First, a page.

Published: 31 May, 2011, 14:28 Kabul: Kabul on May 31, 2011 (AFP Photo / Shah Marai)
Kabul: Afghan President Hamid Karzai speaks during a press conference at the Presidential palace in Kabul on May 31, 2011 (AFP Photo / Shah Marai)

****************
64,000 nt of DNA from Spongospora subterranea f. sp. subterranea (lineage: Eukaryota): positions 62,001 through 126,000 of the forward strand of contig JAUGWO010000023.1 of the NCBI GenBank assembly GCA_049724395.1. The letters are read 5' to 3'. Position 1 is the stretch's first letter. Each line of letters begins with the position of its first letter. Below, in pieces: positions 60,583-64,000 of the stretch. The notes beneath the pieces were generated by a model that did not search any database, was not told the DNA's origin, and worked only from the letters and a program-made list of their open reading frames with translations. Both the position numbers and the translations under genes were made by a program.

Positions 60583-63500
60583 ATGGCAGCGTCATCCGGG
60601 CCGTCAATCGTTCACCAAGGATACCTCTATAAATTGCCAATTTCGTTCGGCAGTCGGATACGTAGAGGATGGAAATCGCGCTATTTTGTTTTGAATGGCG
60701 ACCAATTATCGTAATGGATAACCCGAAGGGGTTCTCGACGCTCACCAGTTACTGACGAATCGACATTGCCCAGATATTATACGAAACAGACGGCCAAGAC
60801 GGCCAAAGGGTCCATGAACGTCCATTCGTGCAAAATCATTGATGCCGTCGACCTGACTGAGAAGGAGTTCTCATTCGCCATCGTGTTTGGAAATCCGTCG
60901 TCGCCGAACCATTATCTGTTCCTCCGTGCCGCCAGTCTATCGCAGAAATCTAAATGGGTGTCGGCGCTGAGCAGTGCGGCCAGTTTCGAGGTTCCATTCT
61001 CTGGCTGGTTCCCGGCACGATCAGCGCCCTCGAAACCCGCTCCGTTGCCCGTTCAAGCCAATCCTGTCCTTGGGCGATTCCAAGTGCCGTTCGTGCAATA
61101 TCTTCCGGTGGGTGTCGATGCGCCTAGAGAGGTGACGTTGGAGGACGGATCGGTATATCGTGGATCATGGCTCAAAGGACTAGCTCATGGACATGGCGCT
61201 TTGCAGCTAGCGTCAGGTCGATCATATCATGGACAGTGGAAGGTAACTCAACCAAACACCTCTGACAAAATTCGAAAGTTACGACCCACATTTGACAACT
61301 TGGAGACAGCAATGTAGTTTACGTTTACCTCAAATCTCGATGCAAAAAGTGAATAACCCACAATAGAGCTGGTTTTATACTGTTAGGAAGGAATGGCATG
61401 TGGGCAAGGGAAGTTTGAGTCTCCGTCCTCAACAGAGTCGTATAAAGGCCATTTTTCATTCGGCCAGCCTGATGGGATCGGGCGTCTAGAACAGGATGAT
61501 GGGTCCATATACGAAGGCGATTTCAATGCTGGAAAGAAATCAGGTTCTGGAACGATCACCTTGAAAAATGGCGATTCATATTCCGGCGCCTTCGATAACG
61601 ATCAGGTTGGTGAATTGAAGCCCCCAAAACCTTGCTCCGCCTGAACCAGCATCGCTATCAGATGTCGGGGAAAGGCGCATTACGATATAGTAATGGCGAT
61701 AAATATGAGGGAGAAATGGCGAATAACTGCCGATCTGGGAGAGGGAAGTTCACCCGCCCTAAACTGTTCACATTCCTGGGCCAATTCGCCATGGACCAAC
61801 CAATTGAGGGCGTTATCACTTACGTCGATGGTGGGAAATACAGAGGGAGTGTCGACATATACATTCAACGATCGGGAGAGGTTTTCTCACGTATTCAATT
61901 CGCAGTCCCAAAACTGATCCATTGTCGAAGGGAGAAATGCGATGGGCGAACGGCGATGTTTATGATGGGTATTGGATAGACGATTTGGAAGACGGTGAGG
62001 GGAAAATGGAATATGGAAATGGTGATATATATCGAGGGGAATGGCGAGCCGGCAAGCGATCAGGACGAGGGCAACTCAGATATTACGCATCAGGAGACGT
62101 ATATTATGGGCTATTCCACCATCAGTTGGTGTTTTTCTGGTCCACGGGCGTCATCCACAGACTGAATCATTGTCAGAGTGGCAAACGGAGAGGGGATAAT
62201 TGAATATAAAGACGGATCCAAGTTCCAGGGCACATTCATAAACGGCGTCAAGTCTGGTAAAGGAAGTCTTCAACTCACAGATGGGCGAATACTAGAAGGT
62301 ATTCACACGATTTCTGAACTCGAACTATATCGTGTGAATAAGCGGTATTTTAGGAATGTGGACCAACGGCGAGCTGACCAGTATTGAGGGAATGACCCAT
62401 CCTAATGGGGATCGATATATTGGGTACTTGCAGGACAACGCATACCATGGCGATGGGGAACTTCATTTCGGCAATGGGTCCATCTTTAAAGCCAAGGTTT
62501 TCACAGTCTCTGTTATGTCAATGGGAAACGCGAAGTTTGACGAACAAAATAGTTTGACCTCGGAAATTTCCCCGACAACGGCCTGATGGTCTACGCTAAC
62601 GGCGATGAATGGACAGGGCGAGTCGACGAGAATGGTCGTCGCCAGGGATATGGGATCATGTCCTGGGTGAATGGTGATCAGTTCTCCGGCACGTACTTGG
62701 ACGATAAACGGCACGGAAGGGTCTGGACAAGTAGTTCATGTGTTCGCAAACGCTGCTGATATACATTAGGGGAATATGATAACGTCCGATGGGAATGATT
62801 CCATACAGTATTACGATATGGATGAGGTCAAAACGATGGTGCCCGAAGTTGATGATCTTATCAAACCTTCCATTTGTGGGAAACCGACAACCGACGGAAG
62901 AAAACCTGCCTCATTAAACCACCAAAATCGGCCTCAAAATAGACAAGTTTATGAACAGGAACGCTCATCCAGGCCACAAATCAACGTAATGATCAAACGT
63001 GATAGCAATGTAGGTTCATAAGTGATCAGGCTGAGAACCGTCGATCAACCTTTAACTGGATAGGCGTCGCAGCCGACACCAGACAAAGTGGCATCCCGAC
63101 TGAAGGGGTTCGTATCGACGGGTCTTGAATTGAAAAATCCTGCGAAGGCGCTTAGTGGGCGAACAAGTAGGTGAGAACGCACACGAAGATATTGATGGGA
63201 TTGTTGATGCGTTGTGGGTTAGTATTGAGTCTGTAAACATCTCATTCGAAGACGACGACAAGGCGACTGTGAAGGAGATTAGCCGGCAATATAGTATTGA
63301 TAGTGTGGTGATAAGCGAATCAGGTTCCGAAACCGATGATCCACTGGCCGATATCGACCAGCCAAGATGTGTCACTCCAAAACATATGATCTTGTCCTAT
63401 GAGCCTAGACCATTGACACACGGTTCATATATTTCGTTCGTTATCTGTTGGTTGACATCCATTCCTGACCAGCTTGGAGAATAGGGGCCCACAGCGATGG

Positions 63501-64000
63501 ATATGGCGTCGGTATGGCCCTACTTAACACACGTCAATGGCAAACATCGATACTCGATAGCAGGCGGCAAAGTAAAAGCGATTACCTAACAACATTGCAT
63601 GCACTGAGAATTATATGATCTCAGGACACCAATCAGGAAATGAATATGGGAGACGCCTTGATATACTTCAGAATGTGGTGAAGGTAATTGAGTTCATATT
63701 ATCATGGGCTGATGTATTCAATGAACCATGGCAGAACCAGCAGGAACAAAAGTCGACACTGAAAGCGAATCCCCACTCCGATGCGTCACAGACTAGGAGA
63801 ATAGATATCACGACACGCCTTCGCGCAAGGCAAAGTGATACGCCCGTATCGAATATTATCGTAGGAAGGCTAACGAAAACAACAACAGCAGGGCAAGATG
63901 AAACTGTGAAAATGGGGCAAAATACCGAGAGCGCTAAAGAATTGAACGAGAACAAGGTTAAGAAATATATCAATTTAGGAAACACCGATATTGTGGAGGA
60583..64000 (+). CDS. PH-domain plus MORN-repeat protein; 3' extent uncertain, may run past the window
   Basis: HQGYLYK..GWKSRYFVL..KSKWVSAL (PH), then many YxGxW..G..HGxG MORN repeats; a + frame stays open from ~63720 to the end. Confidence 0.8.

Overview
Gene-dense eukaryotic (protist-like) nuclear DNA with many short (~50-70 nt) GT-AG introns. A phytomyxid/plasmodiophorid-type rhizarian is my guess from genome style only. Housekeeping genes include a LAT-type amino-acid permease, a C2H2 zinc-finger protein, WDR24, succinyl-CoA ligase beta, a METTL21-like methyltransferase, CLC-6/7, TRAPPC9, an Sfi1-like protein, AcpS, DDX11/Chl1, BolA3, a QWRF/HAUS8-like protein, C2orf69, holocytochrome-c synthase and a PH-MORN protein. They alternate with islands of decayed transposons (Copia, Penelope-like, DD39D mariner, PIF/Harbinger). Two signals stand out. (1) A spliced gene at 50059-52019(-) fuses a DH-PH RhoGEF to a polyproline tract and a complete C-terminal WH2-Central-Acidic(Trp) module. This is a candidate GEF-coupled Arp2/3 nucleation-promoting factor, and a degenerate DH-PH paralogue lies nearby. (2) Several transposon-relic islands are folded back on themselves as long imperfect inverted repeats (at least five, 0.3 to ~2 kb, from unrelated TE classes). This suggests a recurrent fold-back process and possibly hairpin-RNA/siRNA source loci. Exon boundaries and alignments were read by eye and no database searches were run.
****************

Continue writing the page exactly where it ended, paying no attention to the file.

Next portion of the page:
The president of Afghanistan, Hamid Karzai, warned that Kabul may view the NATO-led coalition as an occupying force, recalling the Afghan people’s experience in dealing with occupants, unless NATO stops killing civilians. The harsh words came on Tuesday in response to an aerial strike, which killed at least nine people in the southern Helmand province last week, most of them children. “NATO must learn that air strikes on Afghan homes are not allowed and that Afghan people have no tolerance for that anymore,” Karzai told reporters at a news conference in Kabul. “If they don’t stop air strikes on Afghan homes, their presence in Afghanistan will be considered as an occupying force and against the will of the Afghani people.” Karzai stressed that he had warned the NATO command after similar incidents “a hundred times” and that the situation must now change. NATO responded to Karzai’s statements on Tuesday, saying the aerial strikes will not stop because “they continue to be necessary,” Associated Press reported. Spokeswoman for the alliance Oana Lungescu said the Afghan president’s concerns are taken very seriously and that NATO makes every effort to avoid civilian casualties. Earlier on Monday the command of the International Security Assistance Force (ISAF) expressed its condolences over the civilian deaths in the Saturday air strike. Major General John Toolan, ISAF commander for south-western Afghanistan, stressed that the strike was aimed at a compound, where Taliban gunmen were hiding and that presence of civilians there was not known to the NATO troops until after the attack. The ISAF routinely uses air strikes in their anti-insurgency campaign in Afghanistan and neighboring Pakistan. The tactics helps the coalition minimize its own casualties, but occasionally leads to civilian deaths. Both Kabul and Islamabad have been increasingly vocal about their citizens dying in NATO’s bombings.